In last month's blog, I reviewed Mt Vernon's Revolutionary War weekend reenactment and camp life. Always a fun event! In this month's blog, I'll discuss some of the extensive (around 500 acres today) mansion grounds. I didn't tour the house this time because of the large crowd and day's activities.
Below is a photo from the back of the mansion. Do you notice the size of visitors in this photo compared to the immense size of Washington's home? It provides a good perspective on how big it is.
Here is a photo of the Potomac River that I took from sitting in a porch chair. Can you imagine having this view every morning?
From this photo of the columns on the northern side of the mansion to the kitchen, I learned a new word, colonnade. I had asked myself, what were the columns called? It means "a series of columns set at regular intervals and usually supporting the base of a roof structure." Architecturally this plantation is magnificent.
In the early afternoon, I took the bus shuttle to the wharf. First saw crops in the fields, sheep grazing, and this 16-sided barn, Washington's design. He created this new concept for more efficient grain processing and storage. Across from the barn is a replica slave cabin. We mustn't ever forget that this plantation was built and sustained on slave labor!!
All of the founding fathers from southern states had and depended on slave labor, including Washington. Did you know that later abolitionist Benjamin Franklin had household slaves around the 1740s? The repercussions of not resolving this evil in the 1770s still resonate today? At least now it's being discussed and addressed at historical sites like here.
The greatest failure in our nation's founding was not resolving the slavery issue. The southern representatives during the 2nd Continental Congress meeting in 1775 wouldn't follow Thomas Jefferson's words in the Declaration of Independence that all men are created equal. Simply it was all based on economics. All of the founders knew this issue would haunt this country until resolved. And it has to this day!!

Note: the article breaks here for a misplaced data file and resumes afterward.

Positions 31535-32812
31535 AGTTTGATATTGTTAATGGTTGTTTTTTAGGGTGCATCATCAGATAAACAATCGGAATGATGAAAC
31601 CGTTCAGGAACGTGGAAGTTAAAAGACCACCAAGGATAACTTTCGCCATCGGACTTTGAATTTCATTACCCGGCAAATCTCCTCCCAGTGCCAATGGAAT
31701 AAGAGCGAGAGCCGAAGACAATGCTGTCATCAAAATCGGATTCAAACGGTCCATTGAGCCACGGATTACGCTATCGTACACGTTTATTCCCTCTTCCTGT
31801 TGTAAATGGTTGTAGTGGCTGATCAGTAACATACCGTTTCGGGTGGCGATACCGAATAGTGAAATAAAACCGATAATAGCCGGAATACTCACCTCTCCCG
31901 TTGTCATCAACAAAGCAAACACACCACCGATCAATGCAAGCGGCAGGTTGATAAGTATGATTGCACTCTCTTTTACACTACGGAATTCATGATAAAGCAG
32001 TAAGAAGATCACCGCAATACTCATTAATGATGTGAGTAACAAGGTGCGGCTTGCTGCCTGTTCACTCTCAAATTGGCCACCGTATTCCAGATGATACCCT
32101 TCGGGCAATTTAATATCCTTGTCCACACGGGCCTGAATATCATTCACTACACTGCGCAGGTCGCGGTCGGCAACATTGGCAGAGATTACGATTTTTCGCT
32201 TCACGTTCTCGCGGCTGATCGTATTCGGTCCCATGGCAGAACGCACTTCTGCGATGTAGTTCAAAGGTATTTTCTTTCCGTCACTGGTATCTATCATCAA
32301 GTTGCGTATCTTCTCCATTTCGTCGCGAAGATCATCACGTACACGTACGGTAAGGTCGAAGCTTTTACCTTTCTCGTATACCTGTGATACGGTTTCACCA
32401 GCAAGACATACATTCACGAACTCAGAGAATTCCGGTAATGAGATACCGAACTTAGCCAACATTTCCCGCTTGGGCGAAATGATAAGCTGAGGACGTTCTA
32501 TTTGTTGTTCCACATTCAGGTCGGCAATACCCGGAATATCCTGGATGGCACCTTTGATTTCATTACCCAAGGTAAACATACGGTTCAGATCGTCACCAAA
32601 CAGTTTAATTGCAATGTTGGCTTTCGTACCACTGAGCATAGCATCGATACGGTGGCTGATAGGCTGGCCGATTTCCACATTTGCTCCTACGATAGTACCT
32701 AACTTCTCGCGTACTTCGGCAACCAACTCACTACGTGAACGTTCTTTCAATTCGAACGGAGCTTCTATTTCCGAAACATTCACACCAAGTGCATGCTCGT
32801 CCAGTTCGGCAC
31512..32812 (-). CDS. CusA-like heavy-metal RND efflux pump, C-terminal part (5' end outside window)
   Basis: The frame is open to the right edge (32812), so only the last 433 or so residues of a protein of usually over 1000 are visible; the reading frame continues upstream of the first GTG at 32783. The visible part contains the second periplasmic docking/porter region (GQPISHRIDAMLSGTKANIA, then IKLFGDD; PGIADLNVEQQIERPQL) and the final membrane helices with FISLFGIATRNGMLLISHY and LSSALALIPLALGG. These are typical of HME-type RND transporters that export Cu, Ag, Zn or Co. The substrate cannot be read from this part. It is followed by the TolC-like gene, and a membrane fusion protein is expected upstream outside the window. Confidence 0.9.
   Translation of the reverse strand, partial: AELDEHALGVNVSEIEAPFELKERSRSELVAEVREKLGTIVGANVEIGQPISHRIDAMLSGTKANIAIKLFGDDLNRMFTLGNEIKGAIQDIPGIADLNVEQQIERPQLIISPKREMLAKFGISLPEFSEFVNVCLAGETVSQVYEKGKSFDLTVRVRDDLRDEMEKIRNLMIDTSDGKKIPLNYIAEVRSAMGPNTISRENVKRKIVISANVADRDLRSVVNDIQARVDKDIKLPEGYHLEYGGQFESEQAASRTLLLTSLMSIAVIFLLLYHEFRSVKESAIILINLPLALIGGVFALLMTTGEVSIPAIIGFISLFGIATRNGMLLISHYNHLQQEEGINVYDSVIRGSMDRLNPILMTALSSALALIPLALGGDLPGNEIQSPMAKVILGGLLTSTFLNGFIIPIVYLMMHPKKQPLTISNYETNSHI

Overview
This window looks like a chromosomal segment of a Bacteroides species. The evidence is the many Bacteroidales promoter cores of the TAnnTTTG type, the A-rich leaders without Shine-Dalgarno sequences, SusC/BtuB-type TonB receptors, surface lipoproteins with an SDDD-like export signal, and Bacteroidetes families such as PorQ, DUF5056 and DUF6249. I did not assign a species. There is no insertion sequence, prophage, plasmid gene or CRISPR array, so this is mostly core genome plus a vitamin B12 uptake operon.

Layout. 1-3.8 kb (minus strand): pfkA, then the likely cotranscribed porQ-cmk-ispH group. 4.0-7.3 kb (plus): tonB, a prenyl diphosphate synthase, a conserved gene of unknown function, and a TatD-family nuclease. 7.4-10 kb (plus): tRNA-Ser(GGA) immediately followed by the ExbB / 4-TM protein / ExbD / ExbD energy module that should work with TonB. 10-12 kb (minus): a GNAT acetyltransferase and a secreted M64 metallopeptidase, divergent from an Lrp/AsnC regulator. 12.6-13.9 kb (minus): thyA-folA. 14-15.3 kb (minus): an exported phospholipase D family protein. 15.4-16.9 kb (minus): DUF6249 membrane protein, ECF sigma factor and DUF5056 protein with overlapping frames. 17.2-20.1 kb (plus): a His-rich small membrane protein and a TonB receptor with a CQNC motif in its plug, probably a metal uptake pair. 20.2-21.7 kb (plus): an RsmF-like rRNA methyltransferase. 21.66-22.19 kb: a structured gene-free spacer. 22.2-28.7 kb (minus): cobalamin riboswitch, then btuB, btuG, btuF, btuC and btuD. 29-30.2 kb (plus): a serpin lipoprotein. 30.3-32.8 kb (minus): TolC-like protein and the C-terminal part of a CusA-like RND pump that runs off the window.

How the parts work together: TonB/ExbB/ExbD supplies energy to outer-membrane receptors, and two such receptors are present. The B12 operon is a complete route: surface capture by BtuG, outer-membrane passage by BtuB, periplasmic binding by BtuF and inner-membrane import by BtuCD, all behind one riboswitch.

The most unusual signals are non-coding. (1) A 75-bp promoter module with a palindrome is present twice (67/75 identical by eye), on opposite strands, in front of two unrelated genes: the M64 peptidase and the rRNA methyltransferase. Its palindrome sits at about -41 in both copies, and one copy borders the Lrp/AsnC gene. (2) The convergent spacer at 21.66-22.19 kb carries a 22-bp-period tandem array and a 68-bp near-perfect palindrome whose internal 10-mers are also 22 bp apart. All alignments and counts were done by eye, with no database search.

The many gardens at Mt Vernon is a must-see. This one is adjacent to the mansion.
Near the end of my day, I visited Washington's tomb. Yes, he and Martha & plus 23 other family members, are buried here. All the visitors I noticed showed respect and decorum around the tomb area.CLICK HERE TO VIEW THE COMPLETE PHOTO GALLERY!
Can't wait to visit again. Did you know that Mt Vernon is open 365 days?
Thank you for reading. Blog # 38 will be posted in August 2021. Be safe & well!
For the first time in over a year, I attended an American Revolution reenactment. It was the Revolutionary War weekend at George Washington's Mt Vernon on May 1. It was a great day! In this month's blog, I'll focus on the reenactment. Next month, I'll discuss exploring the Mt Vernon grounds.
I've attended this event back in 2017 and 2018. The other two times, I went both days. But, this year it was a one-day trip. I left my home at 6 am and arrived at Mt Vernon at around 9 am. The trip took longer because of the ongoing construction in Baltimore and Washington DC. I learned a few days ago that I received a $200 DC camera speeding ticket. Ouch!
Luckily, I arrived early to secure a parking space. Although the website claimed there would be limited attendees, it was still crowded. It took about 45 minutes to enter the grounds because of security and COVID safeguards. Here's is a photo of everyone waiting to get in.
Once you enter the grounds, you're in the museum that you should visit. You will learn so much about George Washington's life and legacy. From the museum, I proceeded to the mansion.
As you enter the mansion grounds, you see the house. It is two and a half stories with a cellar, almost 11,000 square feet. That is a big home.
My first stop was the 12-acre field for the dragoons demonstration. I missed George Washington addressing the troops because of entering late.
At every event, my goal is to capture 1-2 unique, memorable images. Most times I achieve my goal. Below is one for sure! Yes, I've captured many cannon blasts before. But, the orange color saturation in this photo is incredible. I must have caught it at its peak color. My photo pal commented on the saturation too. Here is his latest photo of me. Mask on!
What I enjoy now more than the reenactments is visiting the camps. It's a great opportunity to chap with folks and observe camp life. Also, a wonderful time to create new photos.
The reenactments at these events are the main attraction. The spectators always enjoy them. They're loud with the smoke and noise from cannons and volleys of muskets in unison. CLICK HERE TO VIEW THE COMPLETE PHOTO GALLERY!
Thank you for reading. Blog # 37 will be posted in July 2021. Be safe & well!